The Wall Street JournalTHERESA AGOVINO
Oct. 2, 2016
Ryan Serhant opens a Nest Seekers International office in Bedford-Stuyvesant
Viewers of Bravo’s reality television show “Million Dollar Listing New York” are used to following Manhattan real-estate broker Ryan Serhant as he sells swanky lofts, hosts over-the-top parties and relaxes in his penthouse apartment.
So it might surprise some that Mr. Serhant has opened a branch office in Brooklyn’s Bedford-Stuyvesant neighborhood, which until about a decade ago was known more for crime than high-end properties.
Mr. Serhant, of Nest Seekers International, is hoping to muscle into that market possibly by tapping into the star-power of the show that is set to begin filming its sixth season.
Most of Mr. Serhant’s 42-member team will continue to operate out of their office in Manhattan’s Soho area. But Mr. Serhant said he decided to expand into Bed-Stuy because more of his clients have expressed interest in the rapidly gentrifying enclave where brownstones are still relatively affordable.
A buyer with $1.5 million can find a house in Bed-Stuy when the same amount would buy only a 650-square-foot apartment in the East Village, he said. Funky coffee houses and eclectic restaurants are also finding their way into the neighborhood.
“If you blindfolded people and brought them [to Bed-Stuy], they would think it is the Upper West Side.“ he said. “And there’s value, value, value.”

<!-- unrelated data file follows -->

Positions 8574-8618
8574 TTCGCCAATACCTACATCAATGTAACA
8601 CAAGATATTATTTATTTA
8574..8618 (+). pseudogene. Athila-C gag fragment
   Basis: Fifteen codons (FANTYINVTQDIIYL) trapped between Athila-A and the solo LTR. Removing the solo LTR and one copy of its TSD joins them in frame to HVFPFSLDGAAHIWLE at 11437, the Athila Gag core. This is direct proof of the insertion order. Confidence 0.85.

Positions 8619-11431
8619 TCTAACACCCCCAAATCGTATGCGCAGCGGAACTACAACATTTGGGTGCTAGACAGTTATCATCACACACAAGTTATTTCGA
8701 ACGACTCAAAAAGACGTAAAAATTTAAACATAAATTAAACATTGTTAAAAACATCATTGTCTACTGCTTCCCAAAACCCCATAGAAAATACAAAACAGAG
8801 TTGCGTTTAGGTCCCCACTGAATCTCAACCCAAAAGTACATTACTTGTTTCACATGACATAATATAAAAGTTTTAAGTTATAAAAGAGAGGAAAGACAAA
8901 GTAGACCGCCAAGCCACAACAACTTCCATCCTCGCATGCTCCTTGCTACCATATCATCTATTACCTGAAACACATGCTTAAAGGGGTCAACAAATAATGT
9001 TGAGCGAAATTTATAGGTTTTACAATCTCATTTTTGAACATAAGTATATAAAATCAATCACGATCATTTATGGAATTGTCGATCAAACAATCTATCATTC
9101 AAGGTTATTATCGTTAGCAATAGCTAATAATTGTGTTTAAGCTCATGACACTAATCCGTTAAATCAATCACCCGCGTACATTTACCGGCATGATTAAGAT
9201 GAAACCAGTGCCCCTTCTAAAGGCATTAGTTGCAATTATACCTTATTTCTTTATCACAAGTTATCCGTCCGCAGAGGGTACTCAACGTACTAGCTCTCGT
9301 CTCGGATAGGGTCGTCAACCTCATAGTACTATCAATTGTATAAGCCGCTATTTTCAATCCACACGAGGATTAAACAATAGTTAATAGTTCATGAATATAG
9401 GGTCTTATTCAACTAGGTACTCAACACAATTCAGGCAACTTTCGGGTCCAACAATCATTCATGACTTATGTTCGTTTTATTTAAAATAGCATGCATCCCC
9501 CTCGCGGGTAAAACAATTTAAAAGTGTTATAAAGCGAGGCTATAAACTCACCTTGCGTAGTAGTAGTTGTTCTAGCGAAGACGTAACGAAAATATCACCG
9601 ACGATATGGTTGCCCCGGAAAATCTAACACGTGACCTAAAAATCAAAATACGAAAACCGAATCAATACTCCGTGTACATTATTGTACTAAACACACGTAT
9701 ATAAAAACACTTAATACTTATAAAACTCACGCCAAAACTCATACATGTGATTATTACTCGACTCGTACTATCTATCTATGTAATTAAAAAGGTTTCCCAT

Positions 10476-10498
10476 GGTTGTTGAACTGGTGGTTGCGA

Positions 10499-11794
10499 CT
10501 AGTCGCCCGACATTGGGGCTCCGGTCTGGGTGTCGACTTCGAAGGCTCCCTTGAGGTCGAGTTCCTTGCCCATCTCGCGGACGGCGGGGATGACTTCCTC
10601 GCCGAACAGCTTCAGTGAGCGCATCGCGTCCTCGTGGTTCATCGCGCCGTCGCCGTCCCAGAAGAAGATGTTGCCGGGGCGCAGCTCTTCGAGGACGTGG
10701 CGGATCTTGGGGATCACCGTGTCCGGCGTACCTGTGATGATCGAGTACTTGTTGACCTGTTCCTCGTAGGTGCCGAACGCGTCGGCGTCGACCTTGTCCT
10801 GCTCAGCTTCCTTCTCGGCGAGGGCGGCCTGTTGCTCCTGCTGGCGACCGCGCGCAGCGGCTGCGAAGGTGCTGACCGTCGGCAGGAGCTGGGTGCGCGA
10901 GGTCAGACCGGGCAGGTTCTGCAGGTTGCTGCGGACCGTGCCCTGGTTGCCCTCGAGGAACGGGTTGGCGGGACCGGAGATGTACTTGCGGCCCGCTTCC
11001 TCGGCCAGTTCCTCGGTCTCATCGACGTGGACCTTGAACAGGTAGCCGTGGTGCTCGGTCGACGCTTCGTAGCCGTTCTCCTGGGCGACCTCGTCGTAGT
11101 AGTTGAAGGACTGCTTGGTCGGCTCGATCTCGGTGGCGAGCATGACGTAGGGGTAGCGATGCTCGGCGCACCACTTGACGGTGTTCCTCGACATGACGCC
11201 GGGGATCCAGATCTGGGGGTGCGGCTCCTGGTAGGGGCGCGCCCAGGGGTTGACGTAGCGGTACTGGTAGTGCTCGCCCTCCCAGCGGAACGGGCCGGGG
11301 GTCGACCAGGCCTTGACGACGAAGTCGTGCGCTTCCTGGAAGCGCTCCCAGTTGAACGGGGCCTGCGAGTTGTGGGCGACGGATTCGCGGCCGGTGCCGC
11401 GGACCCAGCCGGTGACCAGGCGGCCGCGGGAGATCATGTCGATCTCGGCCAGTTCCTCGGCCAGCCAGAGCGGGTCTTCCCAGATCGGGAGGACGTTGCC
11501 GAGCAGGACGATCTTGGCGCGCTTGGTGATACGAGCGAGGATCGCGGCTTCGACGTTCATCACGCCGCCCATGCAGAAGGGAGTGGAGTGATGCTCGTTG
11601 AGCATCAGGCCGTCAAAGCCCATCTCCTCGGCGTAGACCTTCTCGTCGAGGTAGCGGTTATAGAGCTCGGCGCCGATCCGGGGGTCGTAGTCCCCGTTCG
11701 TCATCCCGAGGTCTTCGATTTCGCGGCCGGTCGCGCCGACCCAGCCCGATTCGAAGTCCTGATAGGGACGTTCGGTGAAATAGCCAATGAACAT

To be sure, Nest Seekers isn’t the first real-estate brokerage firm to open a branch in Bed-Stuy. Halstead Property opened an outpost two years ago; in May, Citi Habitats purchased Miron Properties, giving it an office in the enclave.
Figures show Bed-Stuy’s market is strong. The average 2015 price for a townhouse in Bed-Stuy was $837,080, up 19% from the previous 12 months. For all of Brooklyn, the average 2015 price for a townhouse was $888,405, up 13% from the previous 12 months.
Last year, Mr. Serhant was commissioned to sell five brownstones on Kosciuszko Street in Bed-Stuy and marketed them as a condo project. He said the homes sold at record prices, and the deals pushed him to open the office.
“We can sell 100 houses here in the next year,” said Mr. Serhant.
Mr. Serhant couldn’t say whether his Bed-Stuy listings would be featured on the coming season of “Million Dollar Listing New York.” Homeowners must agree to be filmed and producers need to decide what makes compelling television.
Drama comes from finicky clients, demanding developers and backbiting co-brokers. In one episode, Mr. Serhant unsuccessfully tried to find a home for a man with a pet wallaby. In another episode, he donned a pink tutu at an open house to highlight that the neighborhood was artsy.
Mr. Serhant is well suited for reality TV. He began his professional life as an actor and decided to become a real-estate broker after his character on the former soap opera “As the World Turns” was killed off. He figured he could show homes between auditions.
Mr. Serhant joined Nest Seekers in 2008, but his career jumped to a new level after the Bravo show began airing in 2012.
Such publicity has helped Nest Seekers establish its brand, according Eddie Shapiro, who founded the brokerage in 2002. Nest Seekers has 18 offices, including branches in London and Miami.
Mr. Shapiro said Mr. Serhant embodies the kind of broker he likes to hire: young, hungry, fresh. “Established brokers think they don’t have to work hard,” said Mr. Shapiro. “But Ryan is one of a kind. He gives us incredible media exposure.”
That advantage isn’t lost on brokers who compete against him.
“There’s a 99% chance that if he and I drive up to a house, he is going to get the listing,” said Claude Antoine, a broker at First Target Realty. “It’s not fair, but you just have to keep going.”
Licensed Associate Real Estate Broker